Republicans have secured the 218 seats needed for a majority in the lower chamber of the Congress a week after the midterm elections, the BBC reported.
While the party’s margin in the House of Representatives is razor-thin, it is enough to stall President Joe Biden’s agenda for the next two years. But Democrats will keep control of the Senate when the new Congress convenes in January.
A handful of seats remain to be called, the report added.
The Republicans – who had hoped to win back control of both chambers – underperformed expectations in last week’s polls.
They won the seat they needed for their House majority on Wednesday when California’s 27th district went to incumbent Mike Garcia.
The Republican party is now projected to win between 218-223 seats in the 435-seat House, according to the CBS. With cliff-hanger races still being tallied, their majority may not be clear for days or even weeks, the BBC report said.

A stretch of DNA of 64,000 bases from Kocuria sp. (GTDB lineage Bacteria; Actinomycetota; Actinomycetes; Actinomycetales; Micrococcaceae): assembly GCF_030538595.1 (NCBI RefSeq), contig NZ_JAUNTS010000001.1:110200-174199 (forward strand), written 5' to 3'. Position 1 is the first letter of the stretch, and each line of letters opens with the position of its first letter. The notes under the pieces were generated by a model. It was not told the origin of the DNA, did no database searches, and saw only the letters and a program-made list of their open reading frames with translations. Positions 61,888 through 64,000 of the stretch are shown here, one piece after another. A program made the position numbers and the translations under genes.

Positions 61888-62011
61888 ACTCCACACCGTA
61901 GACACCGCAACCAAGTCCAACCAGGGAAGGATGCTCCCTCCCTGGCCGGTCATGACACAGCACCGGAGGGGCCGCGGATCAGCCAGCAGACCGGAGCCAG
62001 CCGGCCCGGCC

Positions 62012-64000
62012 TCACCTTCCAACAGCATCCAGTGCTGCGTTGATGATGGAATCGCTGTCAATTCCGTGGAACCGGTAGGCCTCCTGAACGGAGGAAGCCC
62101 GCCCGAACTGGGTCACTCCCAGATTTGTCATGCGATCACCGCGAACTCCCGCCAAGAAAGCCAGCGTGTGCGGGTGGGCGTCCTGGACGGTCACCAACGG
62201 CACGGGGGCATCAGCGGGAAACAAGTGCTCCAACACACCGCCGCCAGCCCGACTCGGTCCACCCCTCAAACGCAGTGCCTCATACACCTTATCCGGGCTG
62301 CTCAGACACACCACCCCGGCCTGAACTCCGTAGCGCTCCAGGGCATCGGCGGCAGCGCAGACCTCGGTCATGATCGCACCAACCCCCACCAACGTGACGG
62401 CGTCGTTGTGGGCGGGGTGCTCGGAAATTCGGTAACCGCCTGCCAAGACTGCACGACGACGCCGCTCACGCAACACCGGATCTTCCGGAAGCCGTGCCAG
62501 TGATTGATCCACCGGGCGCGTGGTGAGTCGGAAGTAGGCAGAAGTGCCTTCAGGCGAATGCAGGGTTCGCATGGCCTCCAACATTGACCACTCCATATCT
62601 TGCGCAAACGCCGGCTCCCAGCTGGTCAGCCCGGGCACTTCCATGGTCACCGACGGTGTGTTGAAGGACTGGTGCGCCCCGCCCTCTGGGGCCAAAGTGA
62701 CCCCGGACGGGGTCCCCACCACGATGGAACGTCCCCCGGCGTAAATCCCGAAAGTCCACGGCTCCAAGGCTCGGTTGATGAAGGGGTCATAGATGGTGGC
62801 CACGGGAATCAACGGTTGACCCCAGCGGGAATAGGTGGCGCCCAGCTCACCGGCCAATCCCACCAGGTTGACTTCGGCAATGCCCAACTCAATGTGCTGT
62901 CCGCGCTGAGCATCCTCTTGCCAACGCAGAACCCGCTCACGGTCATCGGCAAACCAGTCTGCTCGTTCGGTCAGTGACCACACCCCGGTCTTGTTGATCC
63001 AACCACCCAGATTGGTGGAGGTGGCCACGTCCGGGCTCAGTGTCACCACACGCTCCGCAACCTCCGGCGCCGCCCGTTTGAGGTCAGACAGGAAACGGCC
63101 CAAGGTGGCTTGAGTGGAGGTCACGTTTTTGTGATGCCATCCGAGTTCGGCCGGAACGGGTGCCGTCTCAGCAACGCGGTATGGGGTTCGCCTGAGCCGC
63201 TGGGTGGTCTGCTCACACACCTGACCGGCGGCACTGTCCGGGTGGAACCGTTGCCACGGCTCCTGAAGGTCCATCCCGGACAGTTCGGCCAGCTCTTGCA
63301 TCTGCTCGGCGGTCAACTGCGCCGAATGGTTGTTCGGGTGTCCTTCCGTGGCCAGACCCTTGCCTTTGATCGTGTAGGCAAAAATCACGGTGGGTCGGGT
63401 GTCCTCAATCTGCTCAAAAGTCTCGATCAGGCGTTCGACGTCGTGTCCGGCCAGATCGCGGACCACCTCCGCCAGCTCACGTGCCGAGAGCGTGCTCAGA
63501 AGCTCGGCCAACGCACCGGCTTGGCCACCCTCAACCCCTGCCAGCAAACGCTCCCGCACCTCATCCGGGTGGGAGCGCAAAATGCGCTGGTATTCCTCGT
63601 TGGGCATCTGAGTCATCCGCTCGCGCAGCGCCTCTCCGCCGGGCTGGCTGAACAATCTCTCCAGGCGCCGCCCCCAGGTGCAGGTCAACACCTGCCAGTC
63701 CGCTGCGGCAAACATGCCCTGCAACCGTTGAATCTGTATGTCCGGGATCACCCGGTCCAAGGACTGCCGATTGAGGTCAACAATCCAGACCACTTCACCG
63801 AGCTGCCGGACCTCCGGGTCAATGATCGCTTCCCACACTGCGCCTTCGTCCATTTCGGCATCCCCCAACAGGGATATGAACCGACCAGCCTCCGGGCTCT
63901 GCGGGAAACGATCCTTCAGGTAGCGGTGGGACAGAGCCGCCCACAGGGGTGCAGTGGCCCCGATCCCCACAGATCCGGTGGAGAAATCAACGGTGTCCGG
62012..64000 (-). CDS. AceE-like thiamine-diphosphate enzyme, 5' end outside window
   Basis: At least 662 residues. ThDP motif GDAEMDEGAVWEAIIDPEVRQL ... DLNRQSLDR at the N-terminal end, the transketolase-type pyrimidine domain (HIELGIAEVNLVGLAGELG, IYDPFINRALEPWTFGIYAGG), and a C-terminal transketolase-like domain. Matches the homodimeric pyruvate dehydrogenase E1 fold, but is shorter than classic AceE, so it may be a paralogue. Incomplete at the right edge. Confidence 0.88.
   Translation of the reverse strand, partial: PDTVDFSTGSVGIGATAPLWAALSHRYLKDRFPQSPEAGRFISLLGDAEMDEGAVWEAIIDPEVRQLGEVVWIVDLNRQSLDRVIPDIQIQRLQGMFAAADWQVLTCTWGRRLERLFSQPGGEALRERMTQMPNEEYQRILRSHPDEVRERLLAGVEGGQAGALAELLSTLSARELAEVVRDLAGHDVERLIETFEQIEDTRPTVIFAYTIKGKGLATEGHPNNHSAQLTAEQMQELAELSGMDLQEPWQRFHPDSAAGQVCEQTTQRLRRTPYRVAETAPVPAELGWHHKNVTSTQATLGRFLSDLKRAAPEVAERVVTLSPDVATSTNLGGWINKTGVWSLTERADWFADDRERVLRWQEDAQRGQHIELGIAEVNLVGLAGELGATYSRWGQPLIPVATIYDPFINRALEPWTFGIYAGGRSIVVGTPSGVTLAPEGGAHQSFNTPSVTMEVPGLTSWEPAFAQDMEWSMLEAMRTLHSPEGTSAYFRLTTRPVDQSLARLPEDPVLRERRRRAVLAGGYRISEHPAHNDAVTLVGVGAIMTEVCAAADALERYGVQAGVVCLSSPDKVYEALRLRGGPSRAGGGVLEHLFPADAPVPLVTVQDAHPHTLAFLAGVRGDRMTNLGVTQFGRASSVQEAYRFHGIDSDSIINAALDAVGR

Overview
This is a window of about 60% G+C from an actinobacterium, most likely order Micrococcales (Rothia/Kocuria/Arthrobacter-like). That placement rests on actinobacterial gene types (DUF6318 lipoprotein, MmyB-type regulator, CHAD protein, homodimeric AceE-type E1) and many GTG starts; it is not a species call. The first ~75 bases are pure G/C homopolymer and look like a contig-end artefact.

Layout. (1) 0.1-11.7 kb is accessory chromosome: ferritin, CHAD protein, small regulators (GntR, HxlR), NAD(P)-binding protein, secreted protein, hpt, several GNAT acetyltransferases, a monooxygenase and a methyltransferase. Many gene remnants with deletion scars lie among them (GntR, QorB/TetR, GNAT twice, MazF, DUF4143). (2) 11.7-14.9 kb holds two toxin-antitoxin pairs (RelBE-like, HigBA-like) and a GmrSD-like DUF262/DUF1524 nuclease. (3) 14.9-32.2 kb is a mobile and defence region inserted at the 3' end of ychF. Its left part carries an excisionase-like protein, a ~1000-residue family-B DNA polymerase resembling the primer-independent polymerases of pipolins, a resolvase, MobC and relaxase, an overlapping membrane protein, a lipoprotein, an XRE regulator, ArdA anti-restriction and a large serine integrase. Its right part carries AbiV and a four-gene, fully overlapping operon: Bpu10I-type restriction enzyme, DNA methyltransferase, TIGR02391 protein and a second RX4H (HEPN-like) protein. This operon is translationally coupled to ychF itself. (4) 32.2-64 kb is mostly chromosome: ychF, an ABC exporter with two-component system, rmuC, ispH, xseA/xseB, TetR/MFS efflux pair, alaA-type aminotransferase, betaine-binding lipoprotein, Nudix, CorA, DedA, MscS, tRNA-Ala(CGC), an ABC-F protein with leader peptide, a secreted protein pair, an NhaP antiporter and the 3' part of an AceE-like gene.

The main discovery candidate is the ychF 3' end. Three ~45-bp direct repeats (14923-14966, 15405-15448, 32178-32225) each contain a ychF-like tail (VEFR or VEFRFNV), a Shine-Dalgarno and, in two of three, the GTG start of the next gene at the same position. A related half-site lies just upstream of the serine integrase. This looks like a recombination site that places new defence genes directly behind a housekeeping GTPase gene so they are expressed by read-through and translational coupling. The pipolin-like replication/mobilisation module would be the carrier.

Kevin McCarthy, who was elected by rank-and-file Republicans to be their nominee to replace Democrat Nancy Pelosi as the next Speaker of the House, on Tuesday celebrated having “officially flipped” the chamber.
“Americans are ready for a new direction, and House Republicans are ready to deliver,” the California congressman tweeted on Wednesday night.
In order to be elected Speaker, the House Republican minority leader must work to receive majority support from the 435 members of the full House.
Biden congratulated McCarthy and offered to work with Republicans to deliver results for Americans.
“As I said last week, the future is too promising to be trapped in political warfare,” said the Democratic president.
“The American people want us to get things done for them. They want us to focus on the issues that matter to them and on making their lives better.”
Republicans had hoped that Biden’s relatively low popularity, stubborn inflation, and the fact that congressional maps were redrawn by Republican-led state legislatures would add up to midterms victories for them.